NATO to make Afghan decision within weeks
NATO is assessing a request from the alliance’s military authorities to send more troops to Afghanistan and will make a decision on the scale and scope of the mission within weeks, Secretary General Jens Stoltenberg has said.
The request for what Stoltenberg said was “about a few thousand” more troops reflects the West’s alarm about the worsening security situation in Afghanistan, territorial gains by Taliban militants and military and civilian casualties.
“We are now assessing that request. We will make decisions on the scale and scope of the mission within weeks but this is not about returning back to a combat operation in Afghanistan,” he said after meeting British Prime Minister Theresa May.
It was reported in late April that US President Donald Trump’s administration was weighing sending between 3,000 and 5,000 U.S. and coalition troops to Afghanistan.
NATO already has some 13,450 troops in Afghanistan, including about 6900 US military personnel, who are training the Afghan armed forces to eventually take over the country’s defence and security.
In addition, the United States has about 1500 more troops in a parallel mission, part of a counter-terrorism unit that mostly targets pockets of al Qaeda and Islamic State fighters.
Stoltenberg stressed that any new NATO arrivals would not be in a combat role. “It will continue to be a train, assist and advise operation,” he said of the so-called Resolute Support mission that was launched in January 2015 and signalled the end of an official combat role for NATO troops in Afghanistan.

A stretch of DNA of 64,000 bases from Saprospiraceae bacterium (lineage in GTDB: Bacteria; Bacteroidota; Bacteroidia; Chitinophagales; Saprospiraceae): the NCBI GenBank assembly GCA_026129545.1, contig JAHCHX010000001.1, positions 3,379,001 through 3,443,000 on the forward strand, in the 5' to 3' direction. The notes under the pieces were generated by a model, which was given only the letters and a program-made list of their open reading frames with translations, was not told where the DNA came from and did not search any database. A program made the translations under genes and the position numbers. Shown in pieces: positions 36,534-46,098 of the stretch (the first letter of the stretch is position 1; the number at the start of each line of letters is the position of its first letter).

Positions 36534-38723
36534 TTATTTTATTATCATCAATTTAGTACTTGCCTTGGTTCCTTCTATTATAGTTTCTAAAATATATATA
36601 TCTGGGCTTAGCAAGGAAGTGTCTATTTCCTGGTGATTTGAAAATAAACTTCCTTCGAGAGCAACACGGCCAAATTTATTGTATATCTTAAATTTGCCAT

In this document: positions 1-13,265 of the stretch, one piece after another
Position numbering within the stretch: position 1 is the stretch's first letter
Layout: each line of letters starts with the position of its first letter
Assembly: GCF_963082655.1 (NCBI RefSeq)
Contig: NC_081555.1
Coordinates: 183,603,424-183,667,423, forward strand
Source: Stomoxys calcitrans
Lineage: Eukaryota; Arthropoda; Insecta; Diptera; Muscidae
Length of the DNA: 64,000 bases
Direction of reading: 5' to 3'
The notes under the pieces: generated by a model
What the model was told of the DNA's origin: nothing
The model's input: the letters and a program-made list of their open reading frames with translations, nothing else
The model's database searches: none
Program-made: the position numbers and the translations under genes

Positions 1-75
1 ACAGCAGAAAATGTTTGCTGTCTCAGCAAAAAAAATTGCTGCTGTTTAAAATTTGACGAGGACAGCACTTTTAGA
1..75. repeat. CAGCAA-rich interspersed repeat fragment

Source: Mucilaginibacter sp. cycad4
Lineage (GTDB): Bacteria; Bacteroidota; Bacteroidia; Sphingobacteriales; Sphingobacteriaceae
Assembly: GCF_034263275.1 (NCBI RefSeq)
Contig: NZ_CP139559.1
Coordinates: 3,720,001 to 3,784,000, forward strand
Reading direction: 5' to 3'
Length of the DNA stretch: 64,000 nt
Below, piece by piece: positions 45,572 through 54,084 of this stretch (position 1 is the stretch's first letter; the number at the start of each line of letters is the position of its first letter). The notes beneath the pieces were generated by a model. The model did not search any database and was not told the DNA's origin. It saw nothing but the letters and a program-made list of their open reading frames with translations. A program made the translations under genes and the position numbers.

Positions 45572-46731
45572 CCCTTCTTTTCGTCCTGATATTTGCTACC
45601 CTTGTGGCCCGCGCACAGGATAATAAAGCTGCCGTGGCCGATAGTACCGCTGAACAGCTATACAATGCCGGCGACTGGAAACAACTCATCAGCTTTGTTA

A decision could be taken by NATO defence ministers in June, according to an alliance official. The NATO leaders summit in Brussels on May 25 was probably too soon, the official said.
Facing public fatigue at the long-running conflict, the North Atlantic Treaty Organisation has sought to progressively reduce its presence in the country by building up the country’s armed forces, notably creating an air force.
However, loss of territory to Taliban and Islamic militants, a rise in civilian casualties and a fall in the number of Afghan security forces have led the US administration under Trump to review Afghanistan policy.